SEYCHELLES AND TANZANIA AGREE ON JOINT ANTI PIRACY MEASURES
The visit by Tanzanian president Jakaya Kikwete to the Seychelles a few days ago has brought two allies together, both affected by ocean terrorists and both losing tourism business from the absence of cruiseships and suffering from increased cost of imports due to the insurance surcharges levied on cargos headed for the East African seaboard and the Indian Ocean island states.
Both countries’ navies and coast guard have in the past been involved in shootouts with the ocean terrorists, when freeing hostages and taking hijacked ocean vessels back from captivity, and in Tanzania several ocean terrorists were arrested on shore when the brazenly decided to make landfall to ‘procure’ water, fuel and food, at gunpoint more likely but spotted early enough to lay an ambush for them and arrest them.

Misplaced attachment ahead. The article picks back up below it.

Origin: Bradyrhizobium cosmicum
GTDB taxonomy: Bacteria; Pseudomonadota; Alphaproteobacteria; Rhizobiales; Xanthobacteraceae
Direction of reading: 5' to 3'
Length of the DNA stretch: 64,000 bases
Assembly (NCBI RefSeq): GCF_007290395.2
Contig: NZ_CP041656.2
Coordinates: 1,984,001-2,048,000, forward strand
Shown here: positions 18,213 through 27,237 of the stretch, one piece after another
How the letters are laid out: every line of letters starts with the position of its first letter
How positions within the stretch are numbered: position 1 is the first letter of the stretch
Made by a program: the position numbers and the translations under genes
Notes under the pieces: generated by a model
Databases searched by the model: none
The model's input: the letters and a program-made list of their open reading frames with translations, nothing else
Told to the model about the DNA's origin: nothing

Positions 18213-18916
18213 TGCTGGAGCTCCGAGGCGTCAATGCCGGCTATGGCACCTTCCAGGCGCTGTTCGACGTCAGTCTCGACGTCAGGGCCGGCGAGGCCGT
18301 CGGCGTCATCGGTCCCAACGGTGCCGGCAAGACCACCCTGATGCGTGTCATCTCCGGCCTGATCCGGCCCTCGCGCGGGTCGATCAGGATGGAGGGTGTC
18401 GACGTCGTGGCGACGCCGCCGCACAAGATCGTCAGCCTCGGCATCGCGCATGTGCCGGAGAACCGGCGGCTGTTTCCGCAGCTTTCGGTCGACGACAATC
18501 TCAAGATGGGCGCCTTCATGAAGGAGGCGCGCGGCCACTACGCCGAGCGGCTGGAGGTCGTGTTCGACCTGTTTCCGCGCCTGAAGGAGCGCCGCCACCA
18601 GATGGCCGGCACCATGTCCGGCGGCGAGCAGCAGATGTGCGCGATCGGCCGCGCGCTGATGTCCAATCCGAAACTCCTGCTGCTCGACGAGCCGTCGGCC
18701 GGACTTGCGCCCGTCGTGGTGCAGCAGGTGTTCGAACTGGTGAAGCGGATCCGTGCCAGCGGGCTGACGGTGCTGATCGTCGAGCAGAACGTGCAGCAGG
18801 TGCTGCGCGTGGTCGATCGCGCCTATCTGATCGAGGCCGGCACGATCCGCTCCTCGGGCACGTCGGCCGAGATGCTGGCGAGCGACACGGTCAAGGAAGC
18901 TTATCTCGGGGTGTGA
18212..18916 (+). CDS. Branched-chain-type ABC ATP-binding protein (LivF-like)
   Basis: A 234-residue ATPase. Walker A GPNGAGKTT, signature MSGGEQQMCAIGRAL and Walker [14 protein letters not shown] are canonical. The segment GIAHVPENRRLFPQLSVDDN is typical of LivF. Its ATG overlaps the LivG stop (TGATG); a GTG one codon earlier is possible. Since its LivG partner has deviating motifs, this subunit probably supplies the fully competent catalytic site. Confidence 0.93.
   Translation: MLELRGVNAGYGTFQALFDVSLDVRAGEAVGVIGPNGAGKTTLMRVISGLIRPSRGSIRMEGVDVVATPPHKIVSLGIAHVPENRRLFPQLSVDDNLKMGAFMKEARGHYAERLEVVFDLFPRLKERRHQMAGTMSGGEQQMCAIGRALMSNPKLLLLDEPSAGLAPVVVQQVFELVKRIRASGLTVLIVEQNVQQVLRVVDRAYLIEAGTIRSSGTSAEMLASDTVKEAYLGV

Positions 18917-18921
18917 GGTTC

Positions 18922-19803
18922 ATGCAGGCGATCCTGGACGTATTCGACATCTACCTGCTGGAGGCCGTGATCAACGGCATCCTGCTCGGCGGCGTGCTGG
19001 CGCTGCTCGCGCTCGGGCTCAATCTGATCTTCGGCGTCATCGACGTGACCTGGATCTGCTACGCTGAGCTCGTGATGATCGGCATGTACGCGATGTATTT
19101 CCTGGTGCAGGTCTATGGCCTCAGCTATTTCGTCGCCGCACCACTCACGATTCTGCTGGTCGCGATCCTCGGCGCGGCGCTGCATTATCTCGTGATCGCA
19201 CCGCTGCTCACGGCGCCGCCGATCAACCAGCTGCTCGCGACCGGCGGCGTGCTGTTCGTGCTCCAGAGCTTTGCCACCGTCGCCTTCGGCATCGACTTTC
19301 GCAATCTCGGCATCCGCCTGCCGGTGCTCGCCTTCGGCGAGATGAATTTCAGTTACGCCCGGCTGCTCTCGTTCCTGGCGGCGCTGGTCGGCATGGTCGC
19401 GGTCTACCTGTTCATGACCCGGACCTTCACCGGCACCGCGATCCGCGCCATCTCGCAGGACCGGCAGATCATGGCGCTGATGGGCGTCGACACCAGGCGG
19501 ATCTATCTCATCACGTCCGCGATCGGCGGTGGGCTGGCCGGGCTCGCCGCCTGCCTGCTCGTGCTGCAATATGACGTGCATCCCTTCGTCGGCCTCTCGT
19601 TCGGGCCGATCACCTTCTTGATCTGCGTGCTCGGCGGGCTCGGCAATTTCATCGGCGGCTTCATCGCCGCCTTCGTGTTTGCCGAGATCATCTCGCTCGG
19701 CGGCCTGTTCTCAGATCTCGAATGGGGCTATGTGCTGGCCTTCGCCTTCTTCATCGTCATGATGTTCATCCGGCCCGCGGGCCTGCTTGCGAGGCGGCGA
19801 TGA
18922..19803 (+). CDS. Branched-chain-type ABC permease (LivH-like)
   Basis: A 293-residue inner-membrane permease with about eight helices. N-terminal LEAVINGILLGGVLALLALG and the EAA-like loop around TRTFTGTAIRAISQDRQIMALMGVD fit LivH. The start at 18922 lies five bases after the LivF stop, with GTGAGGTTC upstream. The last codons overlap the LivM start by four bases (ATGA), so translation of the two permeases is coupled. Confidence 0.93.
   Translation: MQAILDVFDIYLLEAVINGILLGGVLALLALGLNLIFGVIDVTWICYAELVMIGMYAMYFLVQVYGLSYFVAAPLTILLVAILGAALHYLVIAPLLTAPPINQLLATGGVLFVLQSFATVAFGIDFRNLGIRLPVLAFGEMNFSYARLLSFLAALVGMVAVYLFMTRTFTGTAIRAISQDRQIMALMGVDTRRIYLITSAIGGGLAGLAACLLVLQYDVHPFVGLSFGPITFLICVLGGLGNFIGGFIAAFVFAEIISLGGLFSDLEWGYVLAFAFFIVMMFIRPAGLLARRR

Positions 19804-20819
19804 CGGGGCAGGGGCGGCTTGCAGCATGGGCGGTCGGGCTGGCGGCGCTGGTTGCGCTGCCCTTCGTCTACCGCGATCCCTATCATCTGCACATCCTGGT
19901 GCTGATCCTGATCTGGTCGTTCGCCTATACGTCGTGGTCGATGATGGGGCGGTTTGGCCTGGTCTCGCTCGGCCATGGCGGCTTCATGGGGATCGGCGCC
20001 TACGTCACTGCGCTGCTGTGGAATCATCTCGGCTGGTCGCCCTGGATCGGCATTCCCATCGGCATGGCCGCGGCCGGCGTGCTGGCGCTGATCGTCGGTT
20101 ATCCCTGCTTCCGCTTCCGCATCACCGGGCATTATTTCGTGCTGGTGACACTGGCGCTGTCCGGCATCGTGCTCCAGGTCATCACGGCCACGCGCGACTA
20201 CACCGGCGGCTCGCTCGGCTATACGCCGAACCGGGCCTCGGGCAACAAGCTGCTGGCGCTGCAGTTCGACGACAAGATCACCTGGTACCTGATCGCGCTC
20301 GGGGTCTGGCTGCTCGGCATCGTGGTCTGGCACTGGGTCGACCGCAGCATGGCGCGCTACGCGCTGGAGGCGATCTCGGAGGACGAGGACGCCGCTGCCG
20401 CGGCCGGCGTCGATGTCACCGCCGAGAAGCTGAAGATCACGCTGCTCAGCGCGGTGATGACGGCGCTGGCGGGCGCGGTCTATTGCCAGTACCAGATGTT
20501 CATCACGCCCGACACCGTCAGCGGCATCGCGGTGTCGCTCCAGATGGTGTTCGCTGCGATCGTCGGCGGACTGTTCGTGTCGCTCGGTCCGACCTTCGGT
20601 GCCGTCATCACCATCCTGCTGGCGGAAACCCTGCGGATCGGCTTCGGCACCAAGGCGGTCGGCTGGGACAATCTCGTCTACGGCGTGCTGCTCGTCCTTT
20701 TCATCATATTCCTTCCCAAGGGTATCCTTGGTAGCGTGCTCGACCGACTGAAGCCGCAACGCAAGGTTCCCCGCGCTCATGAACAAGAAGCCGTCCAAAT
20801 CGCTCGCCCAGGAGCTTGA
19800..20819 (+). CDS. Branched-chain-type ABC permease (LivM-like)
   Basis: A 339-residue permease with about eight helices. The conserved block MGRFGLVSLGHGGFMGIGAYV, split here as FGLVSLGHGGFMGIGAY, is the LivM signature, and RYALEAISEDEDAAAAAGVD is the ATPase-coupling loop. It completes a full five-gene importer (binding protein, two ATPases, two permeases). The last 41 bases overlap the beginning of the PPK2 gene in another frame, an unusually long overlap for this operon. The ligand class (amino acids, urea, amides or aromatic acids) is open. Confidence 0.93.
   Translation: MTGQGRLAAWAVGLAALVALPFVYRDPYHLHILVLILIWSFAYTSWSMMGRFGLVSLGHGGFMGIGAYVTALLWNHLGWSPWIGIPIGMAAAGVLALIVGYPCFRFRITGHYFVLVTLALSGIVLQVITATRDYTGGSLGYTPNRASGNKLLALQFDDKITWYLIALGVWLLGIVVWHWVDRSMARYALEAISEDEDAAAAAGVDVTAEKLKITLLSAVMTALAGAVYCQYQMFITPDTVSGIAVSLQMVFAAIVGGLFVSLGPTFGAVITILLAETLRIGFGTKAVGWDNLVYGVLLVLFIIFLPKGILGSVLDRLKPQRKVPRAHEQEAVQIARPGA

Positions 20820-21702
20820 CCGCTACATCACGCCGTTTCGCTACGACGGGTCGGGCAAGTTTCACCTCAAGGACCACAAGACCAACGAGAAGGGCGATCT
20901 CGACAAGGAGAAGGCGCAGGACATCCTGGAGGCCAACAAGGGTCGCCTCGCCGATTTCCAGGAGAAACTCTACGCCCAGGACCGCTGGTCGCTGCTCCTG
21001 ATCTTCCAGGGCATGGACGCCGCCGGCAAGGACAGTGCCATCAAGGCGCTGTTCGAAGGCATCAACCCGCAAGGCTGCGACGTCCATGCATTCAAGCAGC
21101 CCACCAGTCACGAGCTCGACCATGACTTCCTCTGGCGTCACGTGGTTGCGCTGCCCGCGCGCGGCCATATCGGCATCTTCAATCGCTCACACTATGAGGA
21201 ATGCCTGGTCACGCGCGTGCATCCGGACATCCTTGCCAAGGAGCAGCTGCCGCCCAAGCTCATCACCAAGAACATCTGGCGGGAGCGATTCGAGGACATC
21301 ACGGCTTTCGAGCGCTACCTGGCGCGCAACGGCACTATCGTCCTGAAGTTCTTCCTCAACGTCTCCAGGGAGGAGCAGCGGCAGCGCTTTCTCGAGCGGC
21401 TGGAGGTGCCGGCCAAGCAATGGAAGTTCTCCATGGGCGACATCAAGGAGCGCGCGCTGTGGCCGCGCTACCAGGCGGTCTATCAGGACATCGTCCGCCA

A recent ‘tell it all’ interview with the Seychellois Minister for Home Affairs, Environment, Energy and Transport the Hon. Joel Morgan revealed clearly how determined the Seychelles are to put an end to the menace, when in hard hitting statements, fully supported by this correspondent, he warned the Somali pirates of deadly consequences when threatening security, trade and open sealanes in Seychellois waters, a tenor now repeated when Presidents Michel and Kikwete met at State House in Victoria. Besides agreeing in joint measures to combat the ‘problem from hell’ in terms of surveillance and exchange of intelligence data, the two presidents also discussed further cooperation between the two countries’ tourism and aviation sectors, trade and other matters of mutual interest. President Kikwete was also present at the Seychelles National Day celebrations in Victoria, underscoring the importance Seychelles attaches to her relations with mainland Africa and in particular her East African neighbours across the Indian Ocean.
A new alliance of the determined and the willing, and warmly welcomed by all concerned, well not all, as the ocean terrorists will surely not be amused.